How does it compare to other options when choosing a career? The ECITB, which represents engineering construction businesses, asked 500 14-17 year old secondary school students what they thought. Not surprisingly they found there are things young people don’t know about engineering construction work - things that they would really want to know when they make their career choices!
Finding: Only 4% wanted to do an apprenticeship.
Fact: But did you know an engineering construction apprenticeship can be a fantastic way to get into a professional career where you can go all the way to the top, go on to a degree with the backing of your employer - and, instead of getting into debt, actually get paid from the age of 16!
Finding: Almost half of students hadn’t even heard of engineering construction, with most when asked saying it was about building bridges, roads and railways.
Fact: Most engineering construction work is around power generation, nuclear plants, oil and gas, chemical plants and the rapidly growing renewable energy such as wind farms and tidal turbines.
Finding: About half of students see engineering construction as mainly manual labour and less than a quarter said it was highly skilled. Wrong… and wrong again!!
Fact: All engineering construction work is skilled, much of it highly skilled. It’s always very practical and often involves hands on work, such as welding and electrical maintenance, but these very satisfying (and well paid) jobs require great skill.
Finding: A third of young people know things about engineering construction the other two-thirds don’t - and because of that they see what a great career move it can be.
Fact: it’s highly skilled and not about manual labour, it’s very well paid even for young people, it offers life long careers with fantastic prospects, it offers challenging work in the UK and abroad….it can even be good for society and the environment!
Finding: Many young people don’t know what qualifications can get you into engineering construction.
Fact: Male or female, all you need initially is GCSEs or A-levels in science (especially physics), technology and maths subjects - and an eye for a great career opportunity. As engineering construction can offer a career for life, you typically accumulate other qualifications as your career progresses, from vocational qualifications such as diplomas to university degrees and even post-graduate awards like a PHD or Masters.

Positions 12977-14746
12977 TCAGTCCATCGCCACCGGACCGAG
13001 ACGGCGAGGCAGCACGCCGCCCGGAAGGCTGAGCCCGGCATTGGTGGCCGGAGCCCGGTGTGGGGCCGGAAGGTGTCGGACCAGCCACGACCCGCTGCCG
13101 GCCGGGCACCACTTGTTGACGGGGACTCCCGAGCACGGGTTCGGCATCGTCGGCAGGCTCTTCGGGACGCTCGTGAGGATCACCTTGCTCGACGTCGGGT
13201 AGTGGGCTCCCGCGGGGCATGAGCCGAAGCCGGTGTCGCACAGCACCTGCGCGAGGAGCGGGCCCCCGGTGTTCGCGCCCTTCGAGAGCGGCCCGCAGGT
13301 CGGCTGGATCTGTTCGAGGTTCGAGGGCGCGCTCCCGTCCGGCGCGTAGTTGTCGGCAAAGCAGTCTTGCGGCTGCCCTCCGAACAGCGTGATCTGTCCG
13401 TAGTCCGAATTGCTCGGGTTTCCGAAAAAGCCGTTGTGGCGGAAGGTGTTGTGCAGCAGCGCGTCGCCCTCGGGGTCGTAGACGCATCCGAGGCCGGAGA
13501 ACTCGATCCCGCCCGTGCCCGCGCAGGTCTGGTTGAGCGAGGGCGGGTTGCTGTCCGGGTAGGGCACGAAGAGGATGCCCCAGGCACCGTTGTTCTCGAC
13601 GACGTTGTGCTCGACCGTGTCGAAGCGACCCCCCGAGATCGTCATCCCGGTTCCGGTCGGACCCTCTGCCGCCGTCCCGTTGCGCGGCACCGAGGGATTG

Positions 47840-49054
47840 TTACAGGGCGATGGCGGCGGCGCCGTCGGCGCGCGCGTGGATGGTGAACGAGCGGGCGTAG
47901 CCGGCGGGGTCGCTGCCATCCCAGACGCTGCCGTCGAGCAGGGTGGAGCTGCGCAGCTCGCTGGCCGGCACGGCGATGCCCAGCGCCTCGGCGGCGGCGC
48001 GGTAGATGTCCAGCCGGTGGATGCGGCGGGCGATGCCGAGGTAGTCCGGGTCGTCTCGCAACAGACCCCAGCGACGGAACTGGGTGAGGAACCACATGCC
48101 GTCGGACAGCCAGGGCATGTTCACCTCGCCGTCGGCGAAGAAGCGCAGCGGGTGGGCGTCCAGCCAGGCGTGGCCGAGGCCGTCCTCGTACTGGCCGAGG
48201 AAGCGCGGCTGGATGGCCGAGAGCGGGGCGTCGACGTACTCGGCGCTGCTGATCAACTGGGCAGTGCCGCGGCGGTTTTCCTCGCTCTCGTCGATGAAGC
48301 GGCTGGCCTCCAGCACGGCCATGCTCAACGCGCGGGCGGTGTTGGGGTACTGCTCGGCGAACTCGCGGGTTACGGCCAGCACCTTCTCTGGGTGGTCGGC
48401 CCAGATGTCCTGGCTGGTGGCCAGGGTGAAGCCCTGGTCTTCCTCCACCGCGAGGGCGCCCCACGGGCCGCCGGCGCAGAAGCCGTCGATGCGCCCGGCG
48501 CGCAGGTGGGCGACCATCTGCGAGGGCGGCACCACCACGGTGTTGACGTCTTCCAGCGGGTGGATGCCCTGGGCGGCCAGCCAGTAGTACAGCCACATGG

Finding: Most young people believe engineering construction is a growing industry.
Fact: They’re right!!
Finding: Almost eight out of ten students were “very concerned” about finding a job when they leave school or graduate, with the same number believing a degree is the best way to secure a long term career (only 17% said an apprenticeship is the best way).
Fact: Great news for job seekers - engineering construction just can’t get enough people! It’s facing a big skills shortage and getting in now could give you a job for life. An apprenticeship - working, earning and learning - can give you the best possible start, and you can still do a degree later, almost certainly with the help of your employer, and get to the very top of your chosen profession.
Finding: Most people, not surprisingly, see money as one of the most important factors in choosing a career. The majority also want a clear career path.
Fact: At whatever level you start in engineering construction - from apprentice to professional engineer - you’ll find good (sometime very, very good!) salaries and income levels that more than compete with other lines of business.
Finding: Most young people don’t think engineering construction offers good job opportunities at different levels.
Fact: They’re wrong!
Finding: More than half of young people said they got NO careers information at all about engineering construction.
Fact: There’s tons of other information available about careers in engineering construction. Ask your careers adviser or make a start yourself at www.ecitb.org.uk - and look out for the online tool, The Career Progression Route Map, which tells you qualifications, jobs, careers - the lot!
Finding: Most young people just don’t seem to realise the incredible opportunities that there are to have a really good job in the engineering construction sector.
Fact: The engineering construction sector will need about 60,000 new recruits in the coming years. They’ll do well-paid, well-respected jobs, have great careers and make a real contribution to the future of our country.
Finding: Young people say salary, benefits, a clear career path, responsibility and opportunities to travel are among the most important things when deciding on a career.
Fact: A career in engineering construction can offer all of these things and more.